The Universal ‘Green Sauce’

Salsa verde, chimichurri, pesto, chermoula – you can find the characteristic ‘green sauce’ in most corners of the world. While these sauces all vary in ingredients and preparation, generally they’re defined as an uncooked sauce made primarily from fresh herbs. They add a fresh, punchy flavour and are often used to provide balance, cutting through any oiliness or richness coming from the food.

When studying the differences in world cuisines, it is also important to recognise our similarities. Interestingly, during the rise of dietary manuals in the 15th Century we subsequently saw a level of gastronomic xenophobia, the fear of eating foods which our bodies were not accustomed to. This meant that in Europe especially, food became very localised – there was very little outside influence. Despite this, cultures around the world developed their own versions of a ‘green sauce’, an interesting example of the running similarities between cuisines. Of course as migration became increasingly common, we see cuisines develop into melting-pots of various cultures, and we see even more examples of green sauces appearing.

I’m going to be running through a few examples of essential green sauces from around the world, and a basic recipe for each one.


Chimichurri is an Argentinian sauce often served over grilled meat, made primarily of chopped parsley, red wine vinegar, garlic, olive oil, and oregano. Variations also include shallots, chillies, or lemon juice, and the sauce can either be used during the cooking process or served as a condiment at the end. I like to use up my leftover chimichurri with some fried eggs the next morning, it really is a perfect all-round sauce.

You’ll need to combine:

  • A large bunch of parsley, finely chopped (around 1/2 US cup)
  • 2 Garlic cloves, grated
  • 4 tbsp Red wine vinegar
  • 4 tbsp Extra virgin olive oil
  • 1 tsp Oregano
  • 1 Shallot, finely chopped (optional)
  • 1 Red chilli, finely chopped (optional)
  • Salt and pepper to taste

Cover and refrigerate for a few hours so the flavours can get to know each other.

Salsa verde

Pesto may be the most famous Italian green sauce, but salsa verde is just as delicious. Similar in appearance to chimichurri but with a very different flavour profile, Italian salsa verde is full of chopped capers, garlic, mustard, and anchovies for a salty, umami kick. This is perfect drizzled over fish, chicken, roasted vegetables, or even as a salad dressing.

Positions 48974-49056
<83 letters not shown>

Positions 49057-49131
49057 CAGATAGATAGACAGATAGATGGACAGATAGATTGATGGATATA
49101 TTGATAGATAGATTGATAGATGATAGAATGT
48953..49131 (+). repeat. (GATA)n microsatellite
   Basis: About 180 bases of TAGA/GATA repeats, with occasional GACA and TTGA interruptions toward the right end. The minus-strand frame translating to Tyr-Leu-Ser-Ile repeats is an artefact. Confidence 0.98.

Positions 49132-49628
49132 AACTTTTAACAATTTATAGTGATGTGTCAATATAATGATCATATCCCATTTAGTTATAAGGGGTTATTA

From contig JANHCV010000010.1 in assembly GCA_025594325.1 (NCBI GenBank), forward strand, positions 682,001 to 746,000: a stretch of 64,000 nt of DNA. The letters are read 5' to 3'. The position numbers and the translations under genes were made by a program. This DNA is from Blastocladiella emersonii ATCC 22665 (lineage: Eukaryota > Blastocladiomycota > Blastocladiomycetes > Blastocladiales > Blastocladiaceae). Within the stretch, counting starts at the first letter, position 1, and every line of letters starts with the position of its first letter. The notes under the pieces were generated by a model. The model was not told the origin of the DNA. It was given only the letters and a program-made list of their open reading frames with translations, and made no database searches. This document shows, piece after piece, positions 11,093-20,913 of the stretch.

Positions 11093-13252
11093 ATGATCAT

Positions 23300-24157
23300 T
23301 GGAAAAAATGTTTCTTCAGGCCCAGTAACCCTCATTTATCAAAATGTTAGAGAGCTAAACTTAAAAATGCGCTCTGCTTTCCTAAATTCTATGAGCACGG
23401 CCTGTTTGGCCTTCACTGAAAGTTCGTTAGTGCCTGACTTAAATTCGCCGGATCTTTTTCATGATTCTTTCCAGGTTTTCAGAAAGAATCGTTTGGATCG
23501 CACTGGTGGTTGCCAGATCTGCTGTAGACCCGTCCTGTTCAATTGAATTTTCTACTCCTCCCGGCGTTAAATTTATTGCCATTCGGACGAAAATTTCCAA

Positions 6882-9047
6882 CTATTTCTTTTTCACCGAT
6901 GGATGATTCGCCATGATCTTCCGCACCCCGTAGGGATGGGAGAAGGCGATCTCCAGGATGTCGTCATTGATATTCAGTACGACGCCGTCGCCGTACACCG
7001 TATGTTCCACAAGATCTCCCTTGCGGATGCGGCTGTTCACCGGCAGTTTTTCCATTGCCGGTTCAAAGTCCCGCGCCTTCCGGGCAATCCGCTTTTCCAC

You’ll need:

  • Large bunch of parsley, finely chopped
  • 1 tbsp Capers, roughly chopped
  • 2-3 Anchovy fillets, finely chopped
  • 1 Garlic clove, grated
  • 1 heaped tsp Dijon mustard (optional)
  • 2 tbsp Red wine vinegar (or to taste)
  • 4-5 tbsp Extra virgin olive oil
  • Salt and pepper to taste

If you’re using a food processor rather than chopping by hand, make sure you don’t add the oil until the end, otherwise the oil emulsifies and makes the salsa more like mayonnaise.


Zhug, or zhoug, is a spicy herb sauce from Yemen but is popular across the Middle East. There are red and brown variations of zhug, but its most traditional form is green. It’s made from fresh chillies, coriander, cumin, garlic, olive oil, and lemon juice. Modern adaptations often add parsley too, along with various other spices – I also like to add a splash of vinegar sometimes to give it an extra kick. Stir it into yoghurt, on top of hummus, with some flatbreads – it goes with everything!

Using a pestle and mortar, combine:

  • Large bunch of coriander, finely chopped
  • 2 Garlic cloves
  • 2 Green chillies, roughly chopped
  • 1 tsp Ground cumin
  • 1 tsp Ground coriander
  • 1 Lemon, juiced
  • 4 tbsp Extra virgin olive oil
  • Salt to taste

Green chutney

This Indian green sauce is spicy, aromatic, and one of my favourites on this list. There appears to be no one way to make green chutney with every recipe differing slightly, but the key ingredients are coriander, mint, cumin, ginger, garlic, and chillies, with yoghurt, chilli powder, and chaat masala as common additions. This is perfect on top of a curry for some extra spice, or as a dip for bhajis, pakoras, or samosas.

My version includes:

  • A large bunch of coriander
  • A handful of mint leaves
  • 3 Garlic cloves, peeled
  • 1/2 inch Ginger, peeled
  • 1 Lemon, juiced
  • 2 Green chillies, roughly chopped
  • 1 tsp Chaat masala
  • 1 tsp Ground cumin
  • Salt and pepper to taste

Blend everything together until smooth, then cover and refrigerate for a few hours.

All of these sauces have similar characteristics, namely an acidic element, garlic, and either parsley or coriander, which is interesting given the vastly different range of produce available around the world. There are many other green sauces I haven’t had a chance to mention: French sauce verte, Senegalese rof, Mexican salsa verde, Italian gremolata, English mint sauce, Spanish mojo verde, American green goddess dressing, Peruvian aji verde, the list goes on – all of them different, all delicious, and all worth trying!


2 Comments Add yours

  1. I love your combination of spices.


    1. spencooks says:

      Thanks so much!

      Liked by 1 person

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